Prepare, Protect, Respond, Restore
Steve Mitnick is President of Lines Up, Inc., Editor-in-Chief of Public Utilities Fortnightly, author of “Lines Down: How We Pay, Use, Value Grid Electricity Amid the Storm,” formerly an expert witness that testified before utility regulatory commissions of six states, the District of Columbia, the Federal Energy Regulatory Commission, and in Canada, and a faculty member at Georgetown University teaching undergraduate microeconomics, macroeconomics and statistics. He’s all-in for the work we all must do to ensure our grid’s cybersecurity.
Didn't know what I didn't know about the electric industry's cybersecurity. Until talking to all these twenty-three experts for the cybersecurity special feature herein, I hadn't a clue that cybersecurity is best considered a component of grid security generally. And that, just like dealing with natural attacks on the grid — hurricanes, storms and floods, and just like dealing with man-made attacks on the grid — vandalism, terrorism and even acts of war, we need to prepare, protect and respond to restore the grid's essential service as rapidly as possible.
But, that wasn't it. There was more that we must all learn that's to be found in the cybersecurity special feature. For one, the electric industry must adopt a culture of cybersecurity just as we have a culture of safety. We've all been through hundreds of safety mini-lectures at the start of meetings. We're all aware that utilities strive for zero accidents and even track the number of days since the last mishap. Well, the same mindset is required so we can have a culture of cybersecurity. For it turns out that one of the greatest cybersecurity threats comes from utility employees carelessly clicking when they shouldn't and other personal practices. One of the three CEOs we interviewed for the cybersecurity special feature told us that an estimated ninety percent of cyberattacks would be prevented by good "cyber hygiene" by employees.
And here's another thing I learned after working on the special feature. It's not enough for the electric industry to prepare, protect and build the capabilities to respond and restore, for today's cyber threats. A senior leader at the Department of Homeland Security told us in his interview that, just as we invest in the grid for the next five, ten, twenty years and beyond, it's imperative that we invest in cybersecurity for the long haul. As the technologies in the hands of adversaries and their schemes evolve, so too must our resilience methods.
And still another thing. It's not enough to batten down the hatches at utility facilities. That's because the grid's equipment comes to us via a complex supply chain of thousands of vendors and sub-contractors scattered across the globe including questionable locales. Some of that equipment might have cybersecurity vulnerabilities unintentionally or otherwise. This is particularly concerning since equipment is oftentimes updated electronically by third-party personnel or worse, remotely.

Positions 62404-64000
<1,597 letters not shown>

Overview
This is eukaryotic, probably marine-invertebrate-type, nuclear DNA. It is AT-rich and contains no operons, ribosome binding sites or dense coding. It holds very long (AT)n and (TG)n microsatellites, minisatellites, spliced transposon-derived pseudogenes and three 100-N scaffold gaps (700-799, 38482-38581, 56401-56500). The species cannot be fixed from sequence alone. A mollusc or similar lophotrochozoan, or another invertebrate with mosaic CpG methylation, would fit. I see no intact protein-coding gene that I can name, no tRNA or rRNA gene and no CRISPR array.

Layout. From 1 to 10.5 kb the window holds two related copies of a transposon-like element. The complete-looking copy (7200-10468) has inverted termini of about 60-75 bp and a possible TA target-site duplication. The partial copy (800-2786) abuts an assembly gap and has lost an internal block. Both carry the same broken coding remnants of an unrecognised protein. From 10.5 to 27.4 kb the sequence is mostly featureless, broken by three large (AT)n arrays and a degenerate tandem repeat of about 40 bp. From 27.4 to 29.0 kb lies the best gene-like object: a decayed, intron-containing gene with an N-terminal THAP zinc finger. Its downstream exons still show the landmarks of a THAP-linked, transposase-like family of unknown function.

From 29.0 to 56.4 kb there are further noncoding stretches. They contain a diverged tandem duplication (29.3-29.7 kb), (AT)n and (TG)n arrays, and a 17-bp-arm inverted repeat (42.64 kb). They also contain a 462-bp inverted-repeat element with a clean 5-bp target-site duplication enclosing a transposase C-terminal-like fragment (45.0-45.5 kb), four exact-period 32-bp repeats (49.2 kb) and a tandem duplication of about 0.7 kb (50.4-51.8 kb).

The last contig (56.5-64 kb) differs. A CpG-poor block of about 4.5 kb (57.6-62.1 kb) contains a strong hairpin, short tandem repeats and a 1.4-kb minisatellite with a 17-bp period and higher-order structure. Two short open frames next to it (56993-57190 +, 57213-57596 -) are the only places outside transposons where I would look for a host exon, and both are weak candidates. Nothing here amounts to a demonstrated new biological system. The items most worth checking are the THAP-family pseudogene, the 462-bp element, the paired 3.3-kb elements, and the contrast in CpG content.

Several of the experts said that somewhere sometime a cyberattack will succeed in its evil intent. So it only makes common sense that our industry trains, drills and invests in response and restoration. Strategies such as storing readily-available spare equipment and building a mutual assistance network for cybersecurity as has existed for storm response and restoration, these seem especially compelling.
I asked many of the experts, as you can read in the special feature, what should utility regulators do to support worthwhile investment in cybersecurity? And to recognize when further investment is unnecessary either upon the recommendation of the utility or another regulatory party. It's a challenge since the threat of cyberattacks is highly uncertain as well as highly dangerous. Complicated by the uncertain effect of investments in reducing the probability and potency of the threat. The answer to this crucial question seems to be, as is usually the case in regulatory consideration of proposed utility investments, that utilities and regulators working together with mutual respect is the most effective approach.
As I said, there were twenty-three experts on the industry's cybersecurity who spoke their minds in this special feature. Including Commissioners from Illinois and Pennsylvania, both of them nationally-recognized thought leaders on cybersecurity. And two staffers from the Illinois Commission's office of cybersecurity and risk management.
And including the co-founders of Fortress Information Security. In a prior life they created the company that accurately evaluated subprime mortgage credit as shown in the film The Big Short. Now they've created a digital platform for utilities to share evaluations of equipment vendor cybersecurity.
And including PwC's lead in this field. As did the Fortress folks and several others among our experts, he also talked about the importance of collaboration between utilities and with federal government agencies.
Electricity is our society's fulcrum. We all know that. So its continuity is critical. But, did you know that a successful direct attack on our grid isn't the only way to bring it down? The bad dudes can successfully attack our natural gas pipelines threatening the grid. Or they can successfully attack our water systems, or financial systems, or communications systems. So the continuity of these cousins of our industry is critical too.
All this is to say that the job of cybersecurity is big. And it's the responsibility of you and me and everybody in our industry to get it right. Read through the cybersecurity special feature in the following pages and then let's get to work.